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What do I need to know about the DNS vulnerability?

There’s been a lot of press around some kind of “big, bad”
vulnerability in DNS. I don’t need the details, I just want to know
what it means to me, and what, if anything, I need to do to be
safe.

DNS is one of those critical internet infrastructure things that we
just don’t think of all that often. But it is, indeed, critical. And
when a vulnerability is discovered, it’s a big deal.

A very big deal.

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In short, DNS is the service that your computer uses to turn names
you and I can read and recognize, like “ask-leo.com”, into IP addresses
like 72.3.133.152 that are used by the internet to actually transfer
data.

It’s good that you don’t care about the exact details, because at
this writing they haven’t actually been divulged yet, and the various
theories are fairly complex.

“Even after a very large push … that
vulnerability still exists on too many DNS servers.”

The effect of the vulnerability is that if it is successfully
exploited, a DNS request for a specific name can be forced to return
the wrong IP address. So imagine that you’re going to paypal.com and
the DNS request that asks “what’s the IP address for paypal.com?”
returns an IP address of a hacker’s server instead. A hacker’s server
that is crafted to look like Paypal, but is most definitely not Paypal.
How would you know?

That’s why it’s a big deal. Even after a very large push to get all
the DNS servers patched before the vulnerability became public, the
fact is that even today that vulnerability still exists on too many DNS
servers.

So, what can you do?

The good news is that this is easy to detect, and easy to work
around, even though it’s not your problem.

That’s correct, it’s not your problem. This is not something that’s
present on your computer. (Unless, that is, you’re a geek running your
own DNS server, like I am.) DNS servers are provided by your ISP, and
it’s there that the vulnerability may lie.

Test your DNS. Visit this link:

http://149.20.3.33/test/

You’ll note that’s an IP address – if it were a normal name it would
require a DNS look up using the very DNS server that you don’t yet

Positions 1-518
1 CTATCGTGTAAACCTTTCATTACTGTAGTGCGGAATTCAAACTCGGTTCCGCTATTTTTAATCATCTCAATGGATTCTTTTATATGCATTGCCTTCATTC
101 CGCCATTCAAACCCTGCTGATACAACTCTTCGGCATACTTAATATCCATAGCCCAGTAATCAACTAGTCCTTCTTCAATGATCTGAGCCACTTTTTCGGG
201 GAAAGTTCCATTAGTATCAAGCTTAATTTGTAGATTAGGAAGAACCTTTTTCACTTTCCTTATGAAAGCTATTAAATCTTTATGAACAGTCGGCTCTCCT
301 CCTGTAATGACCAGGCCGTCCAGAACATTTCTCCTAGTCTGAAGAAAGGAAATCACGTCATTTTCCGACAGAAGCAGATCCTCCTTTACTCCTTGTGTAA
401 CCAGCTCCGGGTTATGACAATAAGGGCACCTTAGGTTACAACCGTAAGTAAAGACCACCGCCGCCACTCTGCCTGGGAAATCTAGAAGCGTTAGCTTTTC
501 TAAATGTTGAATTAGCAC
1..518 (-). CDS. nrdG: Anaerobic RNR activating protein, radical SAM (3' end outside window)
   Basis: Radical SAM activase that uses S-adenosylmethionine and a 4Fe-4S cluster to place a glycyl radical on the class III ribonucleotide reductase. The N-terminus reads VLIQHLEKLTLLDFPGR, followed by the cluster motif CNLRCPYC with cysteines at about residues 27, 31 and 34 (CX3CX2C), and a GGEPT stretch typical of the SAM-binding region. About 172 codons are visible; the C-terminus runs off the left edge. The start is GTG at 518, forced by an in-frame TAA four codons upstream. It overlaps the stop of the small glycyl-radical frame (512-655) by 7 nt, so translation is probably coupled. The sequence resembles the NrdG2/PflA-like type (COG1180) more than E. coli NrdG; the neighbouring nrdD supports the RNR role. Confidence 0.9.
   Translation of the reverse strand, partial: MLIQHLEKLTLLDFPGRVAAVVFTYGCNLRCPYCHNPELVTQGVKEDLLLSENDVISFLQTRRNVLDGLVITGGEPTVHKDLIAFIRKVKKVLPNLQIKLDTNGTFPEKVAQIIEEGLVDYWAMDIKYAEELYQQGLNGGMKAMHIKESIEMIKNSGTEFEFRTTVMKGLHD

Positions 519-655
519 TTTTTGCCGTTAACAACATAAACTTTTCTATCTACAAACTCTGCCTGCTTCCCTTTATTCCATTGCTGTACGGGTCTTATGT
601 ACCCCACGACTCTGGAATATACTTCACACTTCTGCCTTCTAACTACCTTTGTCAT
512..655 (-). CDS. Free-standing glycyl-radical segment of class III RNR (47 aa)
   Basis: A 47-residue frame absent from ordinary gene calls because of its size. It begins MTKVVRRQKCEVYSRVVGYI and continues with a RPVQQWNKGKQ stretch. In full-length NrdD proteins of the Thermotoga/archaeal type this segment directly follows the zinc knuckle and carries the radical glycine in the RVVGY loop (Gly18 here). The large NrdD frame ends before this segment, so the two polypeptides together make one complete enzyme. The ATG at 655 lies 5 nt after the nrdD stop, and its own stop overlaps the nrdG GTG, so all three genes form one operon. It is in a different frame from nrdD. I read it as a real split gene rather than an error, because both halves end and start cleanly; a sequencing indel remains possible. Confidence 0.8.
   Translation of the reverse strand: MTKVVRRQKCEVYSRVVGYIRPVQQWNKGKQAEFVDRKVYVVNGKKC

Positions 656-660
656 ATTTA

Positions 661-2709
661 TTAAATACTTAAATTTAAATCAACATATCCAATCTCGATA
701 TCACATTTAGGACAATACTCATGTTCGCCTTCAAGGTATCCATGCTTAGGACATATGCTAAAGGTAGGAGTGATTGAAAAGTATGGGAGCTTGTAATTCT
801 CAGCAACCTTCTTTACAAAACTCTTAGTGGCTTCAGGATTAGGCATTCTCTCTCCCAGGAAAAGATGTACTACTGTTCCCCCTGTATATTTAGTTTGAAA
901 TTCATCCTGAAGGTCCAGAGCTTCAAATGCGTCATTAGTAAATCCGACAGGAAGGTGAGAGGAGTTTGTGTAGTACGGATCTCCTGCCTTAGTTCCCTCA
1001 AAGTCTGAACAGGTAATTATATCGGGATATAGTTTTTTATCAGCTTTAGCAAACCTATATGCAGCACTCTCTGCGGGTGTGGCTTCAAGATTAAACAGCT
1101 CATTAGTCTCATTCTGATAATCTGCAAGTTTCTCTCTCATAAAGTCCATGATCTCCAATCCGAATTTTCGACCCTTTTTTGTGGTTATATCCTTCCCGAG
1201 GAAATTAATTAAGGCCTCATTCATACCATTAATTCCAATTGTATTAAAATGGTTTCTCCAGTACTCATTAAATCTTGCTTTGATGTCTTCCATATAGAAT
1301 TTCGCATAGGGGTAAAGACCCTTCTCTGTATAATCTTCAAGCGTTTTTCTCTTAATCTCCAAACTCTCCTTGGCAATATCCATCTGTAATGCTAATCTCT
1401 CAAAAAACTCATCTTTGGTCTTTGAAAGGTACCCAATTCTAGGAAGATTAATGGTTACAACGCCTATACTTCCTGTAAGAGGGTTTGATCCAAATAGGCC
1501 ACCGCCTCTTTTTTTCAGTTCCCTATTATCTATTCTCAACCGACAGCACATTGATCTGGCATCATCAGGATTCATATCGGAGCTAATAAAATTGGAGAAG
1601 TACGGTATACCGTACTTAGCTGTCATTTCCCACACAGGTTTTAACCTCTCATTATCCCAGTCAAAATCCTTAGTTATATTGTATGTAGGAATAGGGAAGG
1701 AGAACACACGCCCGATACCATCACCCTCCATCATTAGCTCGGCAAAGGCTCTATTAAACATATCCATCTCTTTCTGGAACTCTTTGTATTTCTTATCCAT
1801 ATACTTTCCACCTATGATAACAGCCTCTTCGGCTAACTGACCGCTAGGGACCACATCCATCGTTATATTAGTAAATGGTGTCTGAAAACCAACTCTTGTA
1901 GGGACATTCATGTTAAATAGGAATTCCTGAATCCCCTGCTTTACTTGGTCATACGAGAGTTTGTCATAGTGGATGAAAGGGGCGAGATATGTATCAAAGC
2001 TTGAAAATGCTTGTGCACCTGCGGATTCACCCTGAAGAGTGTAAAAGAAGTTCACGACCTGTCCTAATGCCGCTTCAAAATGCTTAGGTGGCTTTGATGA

trust. (Thanks Michael Horowitz for that tidbit. And yes, in theory it
could still be spoofed; more on that below.)

You will be presented with two charts. The key is that you want both
“Randomness” results to be “Great”, and that each time you run the test
the graphed dots and the list of “Values Seen” are different. That’s
all. If you get “Great” for both tests, you’re done. (If you travel, or
use a hotspot, you’ll need to run this test at each location before you
can feel safe.)

If you didn’t get “Great” for both, there are two things I believe
you must do:

  • Complain to your ISP. They are vulnerable, meaning
    all of their customers are vulnerable. Patches and updates are readily
    available, so there’s simply no excuse not be up to date.

  • Switch to OpenDNS.
    OpenDNS is a free DNS alternative that is known not to be vulnerable.
    Whether you stick with it long term is up to you, but as a short term
    way to avoid your ISP’s vulnerable DNS servers, it’s a perfect and
    quick solution. Instructions
    are here.

Now, I mentioned above that the test could be spoofed. Even when you
go to the main page of the test by IP address rather than by name, the
test itself still has to use DNS to perform the test. The danger
scenario looks like this: your ISP has a vulnerable DNS server, that
has been exploited. As part of the exploit the DNS names for the test
servers are redirected to IP addresses of servers that always return
“Great”, no matter what. I honestly don’t think this is very likely,
but I include it for completeness.